- Women in New Zealand wore headscarves to show solidarity with the Muslim community one week after 50 people were killed in two mosque shootings in Christchurch.
- The "Headscarf for Harmony" movement was started by Thaya Ashman, a doctor in Auckland.
- Participants shared photos of themselves wearing the scarves on social media, and some shared their stories with BAZAAR.com.
Women in New Zealand wore headscarves on Friday to pay tribute to the victims of the tragic shootings at two mosques in Christchurch last week. The gesture was a sign of solidarity with the Muslim community, which was targeted in the attack, especially Muslim women who wear the hijab, a veil covering the head and hair as an expression of their religious identity.
New Zealand's Prime Minister Jacinda Ardern, who swiftly announced a national ban on assault-style weapons a week after the tragedy that killed 50 people, wore a headscarf when she joined a Muslim call to prayer in Christchurch today. Women around the country—and around the world—also partook in the tribute.
News anchor Samantha Hayes wore a black headscarf on air. She noted on Instagram that this week, she saw a woman get harassed on the train for wearing a hijab after the shootings. "I’m wearing a headscarf today for her, and for the families and friends of those killed in Christchurch a week ago," she wrote in the post.
More participants in the tribute shared photos of themselves, friends, and families on social media, often with the hashtag #HeadscarvesForHarmony or #HeadscarfForHarmony. The social movement was started by Auckland doctor Thaya Ashman, Reuters reports. She started the movement, which is supported by Islamic Women's Council and the New Zealand Muslim Association, "to show our support, but also to recognise our grief as New Zealanders," she told Newshub.
Here, a few women tell BAZAAR.com about their decision to take part in the movement.
Rebecca Dickson of Christchurch, the city where the attacks took place, said she decided to wear a headscarf because "our Muslim community deserved to see that we love and support them. No one should feel fear or shame for what they wear or who they are. Kotahitanga is a beautiful Māori word meaning oneness and unity, and I believe we all helped embody that. I explained it to my daughter and she wanted to wear one too, one of two kids in her school who did. It was a simple thing for me to do but I can see it has meant a lot to so many."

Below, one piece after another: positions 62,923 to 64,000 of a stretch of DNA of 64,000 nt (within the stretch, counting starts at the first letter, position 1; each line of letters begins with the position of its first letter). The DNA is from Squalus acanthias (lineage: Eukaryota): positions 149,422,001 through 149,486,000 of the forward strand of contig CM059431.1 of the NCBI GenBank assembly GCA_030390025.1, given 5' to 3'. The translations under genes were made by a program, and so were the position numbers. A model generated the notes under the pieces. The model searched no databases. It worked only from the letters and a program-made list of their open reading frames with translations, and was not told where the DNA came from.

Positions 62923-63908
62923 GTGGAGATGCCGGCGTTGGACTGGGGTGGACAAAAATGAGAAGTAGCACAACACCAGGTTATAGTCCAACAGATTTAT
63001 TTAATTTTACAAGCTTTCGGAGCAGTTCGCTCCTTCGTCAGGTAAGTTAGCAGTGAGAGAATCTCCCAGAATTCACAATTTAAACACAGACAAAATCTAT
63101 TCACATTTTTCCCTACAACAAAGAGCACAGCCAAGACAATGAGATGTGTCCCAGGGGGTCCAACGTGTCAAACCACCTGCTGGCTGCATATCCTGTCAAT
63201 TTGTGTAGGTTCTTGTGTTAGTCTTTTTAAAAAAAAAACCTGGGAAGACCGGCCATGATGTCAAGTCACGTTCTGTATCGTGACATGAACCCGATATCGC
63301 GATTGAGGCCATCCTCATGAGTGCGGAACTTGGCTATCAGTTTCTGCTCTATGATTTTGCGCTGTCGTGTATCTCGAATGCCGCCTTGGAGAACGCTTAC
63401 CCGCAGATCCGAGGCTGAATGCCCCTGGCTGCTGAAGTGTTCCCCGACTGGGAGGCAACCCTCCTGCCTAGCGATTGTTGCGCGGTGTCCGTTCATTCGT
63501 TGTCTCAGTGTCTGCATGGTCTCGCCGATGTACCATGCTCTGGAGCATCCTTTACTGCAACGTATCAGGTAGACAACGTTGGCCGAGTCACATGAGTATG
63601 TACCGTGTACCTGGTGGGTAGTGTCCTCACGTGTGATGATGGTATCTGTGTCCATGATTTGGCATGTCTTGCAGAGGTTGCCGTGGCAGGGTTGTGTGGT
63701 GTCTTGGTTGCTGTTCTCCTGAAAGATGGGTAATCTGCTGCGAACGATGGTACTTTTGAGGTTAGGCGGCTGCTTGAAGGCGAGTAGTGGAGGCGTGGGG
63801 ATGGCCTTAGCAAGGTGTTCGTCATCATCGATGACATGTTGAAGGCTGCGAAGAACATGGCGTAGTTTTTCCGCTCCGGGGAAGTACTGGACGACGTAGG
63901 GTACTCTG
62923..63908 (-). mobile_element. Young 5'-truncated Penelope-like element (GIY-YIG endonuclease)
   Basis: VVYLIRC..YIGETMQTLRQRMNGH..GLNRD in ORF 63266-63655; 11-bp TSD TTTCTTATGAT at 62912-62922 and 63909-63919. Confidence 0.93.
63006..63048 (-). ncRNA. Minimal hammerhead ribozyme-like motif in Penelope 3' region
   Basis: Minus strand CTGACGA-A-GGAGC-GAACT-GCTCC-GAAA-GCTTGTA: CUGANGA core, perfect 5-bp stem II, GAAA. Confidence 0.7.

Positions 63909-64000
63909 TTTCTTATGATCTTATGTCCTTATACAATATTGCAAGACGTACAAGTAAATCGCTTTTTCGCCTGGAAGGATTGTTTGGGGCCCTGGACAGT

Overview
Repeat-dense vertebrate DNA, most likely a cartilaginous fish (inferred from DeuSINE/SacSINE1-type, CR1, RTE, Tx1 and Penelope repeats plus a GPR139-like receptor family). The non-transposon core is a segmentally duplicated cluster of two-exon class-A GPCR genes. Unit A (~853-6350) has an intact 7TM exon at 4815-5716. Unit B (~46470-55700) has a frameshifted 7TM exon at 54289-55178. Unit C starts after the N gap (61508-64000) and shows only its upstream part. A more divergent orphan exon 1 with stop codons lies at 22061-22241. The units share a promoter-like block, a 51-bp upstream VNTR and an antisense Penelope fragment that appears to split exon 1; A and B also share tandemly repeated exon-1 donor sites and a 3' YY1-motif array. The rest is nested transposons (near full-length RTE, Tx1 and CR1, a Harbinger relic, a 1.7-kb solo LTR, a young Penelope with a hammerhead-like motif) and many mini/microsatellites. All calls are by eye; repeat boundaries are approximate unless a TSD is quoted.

Larissa (Lala) McCarthy, a mother of 5, from Taupo, New Zealand:
"I chose to wear a headscarf in solidarity with my Muslim sisters and brothers on March 22 as I believe in living my life through love and compassion. I believe in teaching my children to do the right thing, even when it is hard sometimes. I chose to feel and see only love. I felt proud yet humbled wearing it."
Krystal Elizabeth Edwards of Auckland City:
"I chose to wear a headscarf for many reasons, what happened in our country last week broke my heart. I wanted to go out into the world and show our unity, my love and support for the Muslim community. We are all one race: the human race. We will stand together in love and harmony and rise up against the hatred."
Lynia Brooking of Te Araroa, New Zealand:
"Not only did I take part in the headscarf tribute to show my undying support and love for our Muslim brothers and sisters, but to show, no matter how different we are, if we come together AS ONE PEOPLE in love and support, amazing things can happen."
Jordan Reid from Tauranga, New Zealand:
"After a week of joining this country in grieving the tragedy of last Friday, I felt I didn’t have the words to articulate my devastation and to express my support for the Muslim Community. When I came across #headscarvesforharmony, I realized that I could use my craft to silently create a symbol of unity and support for all NZ women."
Courtney Linwood from Oamaru, New Zealand:
"I truly believed we lived in one of the safest countries in the world; you hear of things happening like this all over the world but I never thought it would happen here. Along with the rest of the nation, my heart was broken. I am so incredibly proud of the outpouring of love, support and compassion that our country has shown. Our Prime Minister has been an absolute inspiration and I think all leaders across the world should take note.
"I chose to wear a headscarf to show solidarity and support for all Muslim women in our country that are too scared to wear their hijab in public out of fear of being identified as Muslim. I don't want them to feel scared. This is their home and they are us, just normal people trying to live their life. We are all human and all deserve to be treated as equals. I've had messages from all over the world thanking me for wearing a headscarf, telling me how much it means to them. I've seen nothing but love and support and that warms my heart. I will never forget that day, but it has only made us stronger as a nation. Love will always win."
Sophie Nicole from Auckland:
"The evening after the Christchurch terrorist attack my partner and I went to the beach, to remind ourselves why we live in beautiful New Zealand (also both immigrants from the U.K.). It was dark and the only light was from the moon. We saw a Muslim family walk past and I hoped that they chose to be there at that time and not because they felt they had to hide. I hoped with every ounce of my being that they felt safe and welcome in the moment, knowing full well that they probably didn't.
"For me, wearing a hijab was a way of showing unity, solidarity, tolerance and kindness. I'm proud to stand along side Muslim men and women as part of one race, the human race, as no one should feel afraid to be themselves. If by me wearing a hijab helped one person feel less afraid and helps them be free to express their culture or to be themselves then it is worth it 1000 times over."